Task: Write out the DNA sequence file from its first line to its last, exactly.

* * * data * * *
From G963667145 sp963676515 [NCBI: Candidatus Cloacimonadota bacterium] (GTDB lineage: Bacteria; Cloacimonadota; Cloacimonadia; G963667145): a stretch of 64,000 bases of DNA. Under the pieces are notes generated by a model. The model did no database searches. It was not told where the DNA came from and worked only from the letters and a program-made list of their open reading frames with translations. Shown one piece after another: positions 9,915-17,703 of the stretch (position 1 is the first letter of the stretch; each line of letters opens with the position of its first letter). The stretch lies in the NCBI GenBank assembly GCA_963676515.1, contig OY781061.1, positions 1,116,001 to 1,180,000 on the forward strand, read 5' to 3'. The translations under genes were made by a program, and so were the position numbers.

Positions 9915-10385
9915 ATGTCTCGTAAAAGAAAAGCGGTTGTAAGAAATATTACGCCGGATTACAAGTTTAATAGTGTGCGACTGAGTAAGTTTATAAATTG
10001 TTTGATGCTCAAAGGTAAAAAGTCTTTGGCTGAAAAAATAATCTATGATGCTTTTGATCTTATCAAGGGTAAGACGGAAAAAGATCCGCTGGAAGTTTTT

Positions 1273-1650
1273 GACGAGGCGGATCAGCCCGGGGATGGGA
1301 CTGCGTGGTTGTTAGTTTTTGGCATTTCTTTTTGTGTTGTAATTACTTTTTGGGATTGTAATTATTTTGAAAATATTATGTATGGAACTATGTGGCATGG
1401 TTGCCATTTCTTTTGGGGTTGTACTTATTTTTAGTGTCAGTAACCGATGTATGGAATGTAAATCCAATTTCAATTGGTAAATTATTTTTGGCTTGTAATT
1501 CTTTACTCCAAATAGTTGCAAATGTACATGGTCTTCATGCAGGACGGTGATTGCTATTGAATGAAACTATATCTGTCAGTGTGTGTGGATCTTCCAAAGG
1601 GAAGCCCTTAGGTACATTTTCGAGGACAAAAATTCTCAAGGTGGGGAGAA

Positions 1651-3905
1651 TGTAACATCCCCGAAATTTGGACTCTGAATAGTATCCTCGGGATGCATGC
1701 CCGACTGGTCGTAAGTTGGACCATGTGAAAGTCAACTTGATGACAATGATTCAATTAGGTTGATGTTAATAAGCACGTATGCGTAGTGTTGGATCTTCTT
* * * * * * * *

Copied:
From G963667145 sp963676515 [NCBI: Candidatus Cloacimonadota bacterium] (GTDB lineage: Bacteria; Cloacimonadota; Cloacimonadia; G963667145): a stretch of 64,000 bases of DNA. Under the pieces are notes generated by a model. The model did no database searches. It was not told where the DNA came from and worked only from the letters and a program-made list of their open reading frames with translations. Shown one piece after another: positions 9,915-17,703 of the stretch (position 1 is the first letter of the stretch; each line of letters opens with the position of its first letter). The stretch lies in the NCBI GenBank assembly GCA_963676515.1, contig OY781061.1, positions 1,116,001 to 1,180,000 on the forward strand, read 5' to 3'. The translations under genes were made by a program, and so were the position numbers.

Positions 9915-10385
9915 ATGTCTCGTAAAAGAAAAGCGGTTGTAAGAAATATTACGCCGGATTACAAGTTTAATAGTGTGCGACTGAGTAAGTTTATAAATTG
10001 TTTGATGCTCAAAGGTAAAAAGTCTTTGGCTGAAAAAATAATCTATGATGCTTTTGATCTTATCAAGGGTAAGACGGAAAAAGATCCGCTGGAAGTTTTT

Positions 1273-1650
1273 GACGAGGCGGATCAGCCCGGGGATGGGA
1301 CTGCGTGGTTGTTAGTTTTTGGCATTTCTTTTTGTGTTGTAATTACTTTTTGGGATTGTAATTATTTTGAAAATATTATGTATGGAACTATGTGGCATGG
1401 TTGCCATTTCTTTTGGGGTTGTACTTATTTTTAGTGTCAGTAACCGATGTATGGAATGTAAATCCAATTTCAATTGGTAAATTATTTTTGGCTTGTAATT
1501 CTTTACTCCAAATAGTTGCAAATGTACATGGTCTTCATGCAGGACGGTGATTGCTATTGAATGAAACTATATCTGTCAGTGTGTGTGGATCTTCCAAAGG
1601 GAAGCCCTTAGGTACATTTTCGAGGACAAAAATTCTCAAGGTGGGGAGAA

Positions 1651-3905
1651 TGTAACATCCCCGAAATTTGGACTCTGAATAGTATCCTCGGGATGCATGC
1701 CCGACTGGTCGTAAGTTGGACCATGTGAAAGTCAACTTGATGACAATGATTCAATTAGGTTGATGTTAATAAGCACGTATGCGTAGTGTTGGATCTTCTT